If you have your central heat and air installed in the crawl space, sealing off the area can interfere with the airflow originally figured into the design of your HVAC venting.
If that is the case, it would be well worth your time and money to have a HVAC tech involved before starting your encapsulation process.
Crawl space encapsulation is definitely not something you want to have to do twice or go back and fix because of something like HVAC zoning that you did not think of in the first place.
Fortunately the advantages of encapsulating a crawl space can be worth the effort and expense.
1. Improved Air quality
The air quality in a crawl space can be responsible for as much as 50% of what is being breathed inside of your home.
And because the air quality inside of the crawl space is more likely being tainted by mold and bacteria growing in standing water,
It’s not that hard to add two and two together and realize that many of the issues that stem from bad air quality like allergies and headaches and so forth, could be originating from the bad air that you are breathing.
Encapsulating the crawl space is a huge step to creating a healthy breathing environment.
2. Reduce Pest and insects
Most insects including termites need moisture to survive. Not only does the crawl space provide shelter for pests and insects, it supplies nutrition for them to populate.
Encapsulating the crawl space will dry out the area which in turn will start out insects.
Termite damage will be reduced significantly when the source of nutrition and moisture that termites need to live is removed or greatly hampered.
3. Minimized Mold Damage
Mold damage beneath the home will cause rotting wood. Rotting wood will eventually cause your foundation to start falling.
Which can cause everything from the floor rotting out to the walls cracking.
Encapsulation is a small expense compared to fixing the foundation of your house.
4. Extra Storage
By drying up and sealing space under your house you will be creating extra storage space.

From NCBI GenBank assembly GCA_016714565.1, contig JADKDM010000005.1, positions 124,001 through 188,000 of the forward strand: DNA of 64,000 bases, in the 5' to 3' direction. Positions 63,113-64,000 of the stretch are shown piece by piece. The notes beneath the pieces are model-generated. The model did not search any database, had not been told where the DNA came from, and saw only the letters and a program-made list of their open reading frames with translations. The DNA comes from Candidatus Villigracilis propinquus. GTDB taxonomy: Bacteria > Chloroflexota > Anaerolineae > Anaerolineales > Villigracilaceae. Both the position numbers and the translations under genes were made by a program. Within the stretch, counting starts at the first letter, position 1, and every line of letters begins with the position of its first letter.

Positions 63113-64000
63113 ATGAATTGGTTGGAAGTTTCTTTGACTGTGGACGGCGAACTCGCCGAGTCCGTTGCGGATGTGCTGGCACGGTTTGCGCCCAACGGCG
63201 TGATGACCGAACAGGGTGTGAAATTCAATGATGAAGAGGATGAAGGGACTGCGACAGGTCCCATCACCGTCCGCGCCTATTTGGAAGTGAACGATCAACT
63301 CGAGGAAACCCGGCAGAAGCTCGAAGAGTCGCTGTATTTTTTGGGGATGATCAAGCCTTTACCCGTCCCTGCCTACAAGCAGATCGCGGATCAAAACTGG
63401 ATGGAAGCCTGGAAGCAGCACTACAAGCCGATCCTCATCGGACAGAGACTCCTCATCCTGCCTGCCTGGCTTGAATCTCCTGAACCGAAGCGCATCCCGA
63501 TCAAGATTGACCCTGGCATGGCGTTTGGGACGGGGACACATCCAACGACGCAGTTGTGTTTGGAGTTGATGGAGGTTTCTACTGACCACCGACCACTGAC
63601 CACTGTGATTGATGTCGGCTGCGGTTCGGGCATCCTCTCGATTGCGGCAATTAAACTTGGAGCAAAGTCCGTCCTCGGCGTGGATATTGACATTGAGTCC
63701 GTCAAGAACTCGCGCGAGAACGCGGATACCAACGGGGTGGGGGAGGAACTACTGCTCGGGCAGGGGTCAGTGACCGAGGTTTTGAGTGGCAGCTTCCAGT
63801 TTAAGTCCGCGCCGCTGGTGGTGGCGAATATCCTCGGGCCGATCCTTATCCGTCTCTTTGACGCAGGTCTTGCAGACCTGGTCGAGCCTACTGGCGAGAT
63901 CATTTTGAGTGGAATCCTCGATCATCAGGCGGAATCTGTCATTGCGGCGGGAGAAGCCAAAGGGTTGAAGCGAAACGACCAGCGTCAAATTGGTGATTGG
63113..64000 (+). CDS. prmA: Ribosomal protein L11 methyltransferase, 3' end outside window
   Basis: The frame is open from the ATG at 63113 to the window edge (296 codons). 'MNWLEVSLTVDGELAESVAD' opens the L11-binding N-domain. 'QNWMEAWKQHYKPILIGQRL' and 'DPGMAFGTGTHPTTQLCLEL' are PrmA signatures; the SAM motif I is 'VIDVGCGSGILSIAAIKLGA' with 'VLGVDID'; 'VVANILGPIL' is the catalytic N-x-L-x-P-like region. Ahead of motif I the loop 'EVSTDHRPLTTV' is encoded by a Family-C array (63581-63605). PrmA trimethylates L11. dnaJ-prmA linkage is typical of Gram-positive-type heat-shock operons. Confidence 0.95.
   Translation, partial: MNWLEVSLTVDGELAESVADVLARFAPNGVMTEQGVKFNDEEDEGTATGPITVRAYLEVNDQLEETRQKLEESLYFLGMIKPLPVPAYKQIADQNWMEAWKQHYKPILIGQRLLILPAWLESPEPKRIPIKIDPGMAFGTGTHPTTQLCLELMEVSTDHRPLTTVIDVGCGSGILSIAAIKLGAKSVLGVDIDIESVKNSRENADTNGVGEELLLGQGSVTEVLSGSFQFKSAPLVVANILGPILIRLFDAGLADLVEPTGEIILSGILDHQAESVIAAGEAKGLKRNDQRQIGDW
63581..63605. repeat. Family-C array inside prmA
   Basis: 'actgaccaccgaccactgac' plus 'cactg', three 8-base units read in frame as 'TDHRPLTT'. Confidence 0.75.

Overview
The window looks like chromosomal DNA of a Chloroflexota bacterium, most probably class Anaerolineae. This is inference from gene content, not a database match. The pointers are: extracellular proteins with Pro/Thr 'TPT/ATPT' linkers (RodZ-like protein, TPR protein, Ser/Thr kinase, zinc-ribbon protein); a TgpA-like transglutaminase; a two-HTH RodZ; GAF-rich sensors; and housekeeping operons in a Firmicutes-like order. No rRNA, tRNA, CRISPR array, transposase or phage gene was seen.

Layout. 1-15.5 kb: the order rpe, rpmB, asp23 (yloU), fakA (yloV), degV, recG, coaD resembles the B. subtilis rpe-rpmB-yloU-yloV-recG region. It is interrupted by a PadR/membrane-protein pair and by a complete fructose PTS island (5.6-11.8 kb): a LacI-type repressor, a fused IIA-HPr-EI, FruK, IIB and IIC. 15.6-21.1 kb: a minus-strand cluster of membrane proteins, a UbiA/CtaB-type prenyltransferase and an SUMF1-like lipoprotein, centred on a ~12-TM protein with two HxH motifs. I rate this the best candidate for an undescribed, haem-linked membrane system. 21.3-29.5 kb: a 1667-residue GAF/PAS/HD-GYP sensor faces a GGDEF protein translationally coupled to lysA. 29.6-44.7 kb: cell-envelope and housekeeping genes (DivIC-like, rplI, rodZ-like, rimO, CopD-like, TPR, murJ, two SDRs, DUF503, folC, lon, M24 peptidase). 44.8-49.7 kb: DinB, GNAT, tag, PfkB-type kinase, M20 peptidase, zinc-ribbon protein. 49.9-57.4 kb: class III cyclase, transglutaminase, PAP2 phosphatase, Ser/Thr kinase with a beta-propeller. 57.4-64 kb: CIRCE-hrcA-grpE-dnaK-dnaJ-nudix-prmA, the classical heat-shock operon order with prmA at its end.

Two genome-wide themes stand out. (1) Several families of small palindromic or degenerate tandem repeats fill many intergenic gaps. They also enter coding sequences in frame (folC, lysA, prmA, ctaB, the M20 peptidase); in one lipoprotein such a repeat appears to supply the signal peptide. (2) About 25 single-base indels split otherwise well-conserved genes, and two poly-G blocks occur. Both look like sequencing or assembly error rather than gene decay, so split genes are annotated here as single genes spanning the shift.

However large your home, as time elapses, you quickly realize how little storage space you actually have.
Depending on the size of the crawl space beneath the house, you could be sitting on a big chunk of real estate that could be easily used for storage if it were sealed up properly.
Even a small crawl space can make a good storage area for non-perishables or holiday decorations, etc.
5. Energy saver
Though it is easy to see the expense it takes to encapsulate the crawl space,
The result of encapsulation will be closing off open windows and leaks that can cause your central heat and air to work much harder and cause your bill to spike much higher.
Encapsulating the crawl space is like shutting the door that’s letting the air out.
And in turn making your home much more energy efficient and the amount of money it takes to heat and cool your home.
Encapsulating the crawl space beneath your home is definitely not a desirable task.
The expense and the less than favorable conditions to work in make the disadvantages stand out and loom large.
But when you measure the disadvantages against the advantages of crawl space encapsulation,
The advantages outweigh the disadvantages for most people.
The improvement in air quality and the additional savings in energy, plus the protection of your home from mold rot make encapsulation well worth it.
And the additional storage real estate is a big plus.